MUSE Film and Television, Seed Funding for Film on Hebrew Illuminated Manuscripts, New York City
MUSE Film and Television is a nonprofit company that creates films on the visual arts and culture. The company’s mission is based on the belief that film is one of the most important ways to appreciate and understand art. By examining art through historical and cultural contexts, MUSE documentaries seek to enhance the art experience. Targum Shlishi is providing seed funding for a film on Hebrew illuminated and illustrated manuscripts. In the past, MUSE made a well-received film on the Book of Kells and is currently working on a corpus of Spanish Romanesque manuscripts. The documentary on the Hebrew manuscripts will be the first of its kind. “The finest works of art in the Hebrew tradition are the manuscripts, and though there are some books that have been published on great pages or codices, nothing of quality has ever been done on film,” said Karl Katz, executive director of MUSE.
Lehrman Community Day School, Hebrew Tutorial Program for Lateral Transfers, Miami Beach
Targum Shlishi’s support is being applied to a tutorial program established in 2003 at this Jewish day school. The program employs a tutor who works with students whose Hebrew skills are below grade level, often because they have transferred from other schools where Hebrew was not part of the curriculum.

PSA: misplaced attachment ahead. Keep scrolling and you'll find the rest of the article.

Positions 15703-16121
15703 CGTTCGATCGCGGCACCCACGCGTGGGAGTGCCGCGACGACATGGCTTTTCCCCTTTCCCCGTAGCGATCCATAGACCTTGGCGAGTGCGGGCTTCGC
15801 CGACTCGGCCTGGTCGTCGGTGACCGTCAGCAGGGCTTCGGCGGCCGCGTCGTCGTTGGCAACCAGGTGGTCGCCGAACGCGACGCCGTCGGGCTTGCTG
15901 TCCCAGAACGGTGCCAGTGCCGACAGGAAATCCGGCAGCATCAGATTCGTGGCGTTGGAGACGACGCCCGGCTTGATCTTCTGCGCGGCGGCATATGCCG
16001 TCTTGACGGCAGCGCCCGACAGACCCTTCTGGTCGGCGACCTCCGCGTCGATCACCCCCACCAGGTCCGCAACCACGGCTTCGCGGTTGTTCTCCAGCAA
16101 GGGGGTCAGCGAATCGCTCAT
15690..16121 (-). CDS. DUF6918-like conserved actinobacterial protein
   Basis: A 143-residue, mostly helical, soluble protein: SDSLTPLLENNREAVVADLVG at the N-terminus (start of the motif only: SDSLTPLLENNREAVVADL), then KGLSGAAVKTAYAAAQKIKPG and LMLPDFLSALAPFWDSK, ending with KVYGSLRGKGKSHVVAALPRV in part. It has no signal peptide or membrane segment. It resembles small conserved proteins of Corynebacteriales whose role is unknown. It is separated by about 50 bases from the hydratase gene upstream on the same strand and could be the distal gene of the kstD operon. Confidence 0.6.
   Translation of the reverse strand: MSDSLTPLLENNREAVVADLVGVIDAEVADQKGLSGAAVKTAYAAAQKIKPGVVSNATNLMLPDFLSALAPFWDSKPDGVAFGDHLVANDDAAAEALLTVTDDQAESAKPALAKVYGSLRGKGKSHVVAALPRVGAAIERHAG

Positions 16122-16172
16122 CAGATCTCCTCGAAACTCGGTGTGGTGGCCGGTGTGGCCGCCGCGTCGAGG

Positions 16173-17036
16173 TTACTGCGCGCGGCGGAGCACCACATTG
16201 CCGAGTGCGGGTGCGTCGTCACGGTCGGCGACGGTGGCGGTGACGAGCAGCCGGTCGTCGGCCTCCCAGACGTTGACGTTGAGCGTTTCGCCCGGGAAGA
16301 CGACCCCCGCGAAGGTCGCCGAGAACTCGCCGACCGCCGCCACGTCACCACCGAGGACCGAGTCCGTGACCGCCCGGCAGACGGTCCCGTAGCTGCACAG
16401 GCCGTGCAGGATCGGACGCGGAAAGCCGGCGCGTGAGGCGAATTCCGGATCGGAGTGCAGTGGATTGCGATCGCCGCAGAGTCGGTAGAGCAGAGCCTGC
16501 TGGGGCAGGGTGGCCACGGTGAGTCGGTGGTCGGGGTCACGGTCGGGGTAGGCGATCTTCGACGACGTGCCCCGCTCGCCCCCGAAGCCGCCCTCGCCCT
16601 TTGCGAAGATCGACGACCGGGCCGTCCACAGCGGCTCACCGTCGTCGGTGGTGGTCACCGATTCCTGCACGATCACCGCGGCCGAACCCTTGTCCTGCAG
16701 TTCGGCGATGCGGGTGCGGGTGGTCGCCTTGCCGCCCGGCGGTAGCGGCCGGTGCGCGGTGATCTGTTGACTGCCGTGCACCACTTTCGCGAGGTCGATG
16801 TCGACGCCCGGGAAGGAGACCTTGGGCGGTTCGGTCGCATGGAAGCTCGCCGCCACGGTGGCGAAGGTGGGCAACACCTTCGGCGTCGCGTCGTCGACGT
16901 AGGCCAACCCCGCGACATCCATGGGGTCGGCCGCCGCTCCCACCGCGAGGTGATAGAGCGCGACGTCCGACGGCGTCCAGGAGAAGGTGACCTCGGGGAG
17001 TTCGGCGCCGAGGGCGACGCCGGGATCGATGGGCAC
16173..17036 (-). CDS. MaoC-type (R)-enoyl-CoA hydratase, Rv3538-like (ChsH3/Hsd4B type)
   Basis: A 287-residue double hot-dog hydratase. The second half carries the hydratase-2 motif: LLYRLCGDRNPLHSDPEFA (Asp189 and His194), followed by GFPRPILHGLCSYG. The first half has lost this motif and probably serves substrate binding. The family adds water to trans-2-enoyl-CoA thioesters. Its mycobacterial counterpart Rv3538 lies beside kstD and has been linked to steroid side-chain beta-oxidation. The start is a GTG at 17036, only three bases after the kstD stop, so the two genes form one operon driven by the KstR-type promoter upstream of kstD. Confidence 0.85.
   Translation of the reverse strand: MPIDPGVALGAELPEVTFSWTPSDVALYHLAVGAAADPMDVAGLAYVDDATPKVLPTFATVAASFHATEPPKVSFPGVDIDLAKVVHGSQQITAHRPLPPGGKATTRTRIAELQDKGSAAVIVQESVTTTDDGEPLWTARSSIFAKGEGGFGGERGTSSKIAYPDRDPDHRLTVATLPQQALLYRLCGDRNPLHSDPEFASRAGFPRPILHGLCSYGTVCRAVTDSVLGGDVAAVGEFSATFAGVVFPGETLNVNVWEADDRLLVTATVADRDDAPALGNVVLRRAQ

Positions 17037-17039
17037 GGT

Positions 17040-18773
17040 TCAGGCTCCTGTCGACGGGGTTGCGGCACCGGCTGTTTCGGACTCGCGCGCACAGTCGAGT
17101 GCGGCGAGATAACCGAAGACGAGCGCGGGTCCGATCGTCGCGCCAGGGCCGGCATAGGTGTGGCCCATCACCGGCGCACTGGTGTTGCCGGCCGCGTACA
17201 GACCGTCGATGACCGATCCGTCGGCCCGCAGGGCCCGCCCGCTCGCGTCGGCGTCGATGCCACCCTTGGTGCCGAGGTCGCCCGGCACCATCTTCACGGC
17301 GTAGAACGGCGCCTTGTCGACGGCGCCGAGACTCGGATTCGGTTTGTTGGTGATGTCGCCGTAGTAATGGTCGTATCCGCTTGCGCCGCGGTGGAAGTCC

Partnership for Excellence in Jewish Education, Fundraising Education for Hillel Community Day School, North Miami Beach
The Partnership for Excellence in Jewish Education (PEJE) is dedicated to strengthening Jewish day schools in North America and developing philanthropic leadership devoted to this goal. The organization, founded in 1997, is a collaborative of visionary
Jewish philanthropists who seek to create a vibrant and sustainable Jewish future through strengthening the Jewish day school movement in North America. PEJE has a program that teaches those affiliated with Jewish day schools (both professional and lay leaders) about fundraising. Last year, the program was introduced in thirty-eight day schools and achieved impressive results. Targum Shlishi’s funding enabled the PEJE program to be brought to Hillel Community Day School in North Miami Beach.
Center for the Advancement of Jewish Education, Miami Jewish Film Festival, Miami